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Thread: WTC Tower One - by Skidmore, Owings & Merrill

  1. #12346


  2. #12347



    Does anyone know which floors the three tenants are leasing?

  3. #12348
    Forum Veteran
    Join Date
    Oct 2009
    On the Rails in North NJ


    My WTC Pictures from Yesterday...

    From Weehawken , New Jersey

    DSCN6046 by Nexis4Jersey09, on Flickr

    DSCN6042 by Nexis4Jersey09, on Flickr

    DSCN6015 by Nexis4Jersey09, on Flickr

    From Jersey City Heights

    DSCN5983 by Nexis4Jersey09, on Flickr

    DSCN5984 by Nexis4Jersey09, on Flickr

    From Historic Downtown - Jersey City

    DSCN5980 by Nexis4Jersey09, on Flickr

    From Liberty Science Center - Jersey City

    DSCN5979 by Nexis4Jersey09, on Flickr

    DSCN5970 by Nexis4Jersey09, on Flickr

    DSCN5966 by Nexis4Jersey09, on Flickr

    DSCN5964 by Nexis4Jersey09, on Flickr

    From the New Jersey Turnpike

    DSCN5962 by Nexis4Jersey09, on Flickr

    DSCN5961 by Nexis4Jersey09, on Flickr

    DSCN5958 by Nexis4Jersey09, on Flickr

    DSCN5956 by Nexis4Jersey09, on Flickr

  4. #12349

  5. #12350


    HHH - hazy,hot & humid: makes the telephoto image look like a mirage. About the TOP OUT, I am thinking not the 3rd, more like the 9th - not much going to get done during the week with the 4th of July holiday on Wednesday. ALWAYS enjoy viewing those vids - thnx.

  6. #12351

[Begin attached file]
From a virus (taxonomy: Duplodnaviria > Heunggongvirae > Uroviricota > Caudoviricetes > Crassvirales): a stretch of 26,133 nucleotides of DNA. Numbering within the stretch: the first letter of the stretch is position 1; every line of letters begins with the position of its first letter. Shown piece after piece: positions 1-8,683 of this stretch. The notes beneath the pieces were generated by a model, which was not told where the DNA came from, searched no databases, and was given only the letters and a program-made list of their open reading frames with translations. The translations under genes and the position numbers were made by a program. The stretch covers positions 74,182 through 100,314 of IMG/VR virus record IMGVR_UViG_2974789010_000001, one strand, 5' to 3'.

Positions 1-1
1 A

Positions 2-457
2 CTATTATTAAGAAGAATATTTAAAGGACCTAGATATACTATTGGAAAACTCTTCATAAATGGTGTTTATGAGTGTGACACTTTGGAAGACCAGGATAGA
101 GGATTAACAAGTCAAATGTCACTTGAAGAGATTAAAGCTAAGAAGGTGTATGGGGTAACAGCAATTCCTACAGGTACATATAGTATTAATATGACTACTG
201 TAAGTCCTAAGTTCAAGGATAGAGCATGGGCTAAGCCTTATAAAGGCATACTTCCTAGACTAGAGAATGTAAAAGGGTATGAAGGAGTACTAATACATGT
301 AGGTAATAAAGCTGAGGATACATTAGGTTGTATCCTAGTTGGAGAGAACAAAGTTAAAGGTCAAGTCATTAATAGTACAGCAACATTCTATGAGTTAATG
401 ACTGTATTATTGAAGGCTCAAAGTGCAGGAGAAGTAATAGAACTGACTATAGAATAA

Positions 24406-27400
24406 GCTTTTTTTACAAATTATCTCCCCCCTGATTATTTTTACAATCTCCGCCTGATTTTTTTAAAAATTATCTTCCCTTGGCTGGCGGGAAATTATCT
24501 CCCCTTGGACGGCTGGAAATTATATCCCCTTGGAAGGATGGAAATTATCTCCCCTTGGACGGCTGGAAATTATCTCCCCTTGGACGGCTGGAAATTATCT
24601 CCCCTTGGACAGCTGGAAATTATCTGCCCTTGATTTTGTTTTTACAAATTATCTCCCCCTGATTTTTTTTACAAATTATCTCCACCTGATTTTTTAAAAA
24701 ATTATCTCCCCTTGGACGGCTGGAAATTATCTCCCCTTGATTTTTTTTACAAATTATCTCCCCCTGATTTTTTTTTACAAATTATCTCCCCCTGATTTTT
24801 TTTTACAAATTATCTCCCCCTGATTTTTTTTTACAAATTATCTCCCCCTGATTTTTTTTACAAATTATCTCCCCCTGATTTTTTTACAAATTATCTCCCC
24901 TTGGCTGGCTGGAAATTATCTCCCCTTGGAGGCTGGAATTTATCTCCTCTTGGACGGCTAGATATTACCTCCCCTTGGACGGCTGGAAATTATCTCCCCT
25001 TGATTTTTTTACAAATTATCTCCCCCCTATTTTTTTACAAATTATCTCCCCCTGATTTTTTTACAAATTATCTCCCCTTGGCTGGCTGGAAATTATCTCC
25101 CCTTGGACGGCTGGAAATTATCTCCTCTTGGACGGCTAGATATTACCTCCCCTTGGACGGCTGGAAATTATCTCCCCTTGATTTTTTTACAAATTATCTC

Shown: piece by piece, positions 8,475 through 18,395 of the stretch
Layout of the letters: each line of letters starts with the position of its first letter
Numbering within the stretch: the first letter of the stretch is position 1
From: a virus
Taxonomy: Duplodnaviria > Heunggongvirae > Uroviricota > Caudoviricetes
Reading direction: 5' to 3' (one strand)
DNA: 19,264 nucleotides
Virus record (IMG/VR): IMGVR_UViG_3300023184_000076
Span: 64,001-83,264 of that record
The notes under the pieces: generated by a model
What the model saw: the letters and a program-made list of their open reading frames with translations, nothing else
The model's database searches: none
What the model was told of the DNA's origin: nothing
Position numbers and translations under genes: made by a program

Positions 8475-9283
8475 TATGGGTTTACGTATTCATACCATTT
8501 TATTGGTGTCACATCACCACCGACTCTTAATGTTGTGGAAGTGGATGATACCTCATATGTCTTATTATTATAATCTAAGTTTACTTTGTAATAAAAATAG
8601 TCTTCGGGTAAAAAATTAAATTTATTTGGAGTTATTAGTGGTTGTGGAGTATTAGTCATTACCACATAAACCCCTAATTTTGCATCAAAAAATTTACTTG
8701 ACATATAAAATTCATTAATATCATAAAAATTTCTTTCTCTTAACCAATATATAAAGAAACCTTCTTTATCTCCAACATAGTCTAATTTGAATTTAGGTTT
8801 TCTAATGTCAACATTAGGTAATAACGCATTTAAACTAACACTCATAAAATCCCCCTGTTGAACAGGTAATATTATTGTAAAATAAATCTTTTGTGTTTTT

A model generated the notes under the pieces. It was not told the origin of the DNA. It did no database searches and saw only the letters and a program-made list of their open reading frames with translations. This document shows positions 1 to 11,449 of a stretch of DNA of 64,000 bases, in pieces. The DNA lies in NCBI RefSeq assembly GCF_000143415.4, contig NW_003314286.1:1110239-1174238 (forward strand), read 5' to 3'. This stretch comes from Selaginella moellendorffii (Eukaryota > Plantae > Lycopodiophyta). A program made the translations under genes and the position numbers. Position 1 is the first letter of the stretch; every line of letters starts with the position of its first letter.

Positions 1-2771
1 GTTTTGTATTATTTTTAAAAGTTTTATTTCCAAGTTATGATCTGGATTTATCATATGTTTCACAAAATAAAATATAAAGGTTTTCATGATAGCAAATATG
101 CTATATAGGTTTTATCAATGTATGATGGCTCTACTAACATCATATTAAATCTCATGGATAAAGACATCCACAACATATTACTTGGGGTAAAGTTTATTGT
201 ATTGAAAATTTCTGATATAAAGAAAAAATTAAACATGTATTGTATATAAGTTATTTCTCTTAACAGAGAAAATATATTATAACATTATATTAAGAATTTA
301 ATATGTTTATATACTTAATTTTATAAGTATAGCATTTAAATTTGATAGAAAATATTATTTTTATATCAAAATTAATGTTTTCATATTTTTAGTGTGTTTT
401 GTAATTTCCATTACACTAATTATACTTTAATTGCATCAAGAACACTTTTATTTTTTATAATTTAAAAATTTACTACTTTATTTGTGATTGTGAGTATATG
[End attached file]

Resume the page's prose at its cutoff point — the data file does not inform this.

7. #12352


    New York Post
    July 3, 2012

    GSA lease for 1 WTC held hostage by Fla. lawmaker

    By Steve Cuozzo

    The big General Services Administration lease at 1 World Trade Center won’t be done in time for tomorrow’s fireworks after all.

    The nearly 300,000-square-foot deal championed by Sen. Chuck Schumer (D-NY) is being held up in a congressional committee as part of an unrelated battle it’s having with the federal agency.

    The Port Authority and the Durst Organization wanted to be done by July 4 with the lease, which will push 1 WTC’s 3 million square feet over the 50 percent-taken threshold.

    Schumer started nudging the beleaguered GSA earlier this year to approve the long-aborning deal. After his intervention, it finally signed off on final terms of the 20-year lease with the PA and Durst.

    The PA board and a Senate committee also approved it.

    But Rep. John Mica (R-Fla.), chairman of the House Transportation and Infrastructure Committee, is holding it hostage along with other federal leases.

    It’s part of a battle he’s having with the GSA over moving the Federal Trade Commission out of a building near the National Mall in DC so that it can be used for a Smithsonian Institution gallery.

    Schumer said in a statement yesterday: “The GSA lease needs a final push to get over the finish line. The Senate committee has singed off and we’ve reached out to Congressman Mica to explain the special nature of this lease for New York and the country as a whole.”

    Copyright 2012 NYP Holdings, Inc. All rights reserved.

  8. #12353
    Senior Member
    Join Date
    Jun 2010
    Staten Island, NY


    From the BQE

    292 by Vin Schiano, on Flickr
    1 & 4 World Trade Center from the BQE by Vin Schiano, on Flickr


    and from the Verrazano

    1 & 4 World Trade Center from the Verrazano Bridge by Vin Schiano, on Flickr


    1 World Trade Center by Vin Schiano, on Flickr
    Last edited by 325ccr; July 3rd, 2012 at 01:29 PM.

  9. #12354
    Forum Veteran
    Join Date
    Oct 2009
    On the Rails in North NJ


    More WTC from NJ...

    Jersey City,NJ

    DSCN6197 by Nexis4Jersey09, on Flickr

    DSCN6196 by Nexis4Jersey09, on Flickr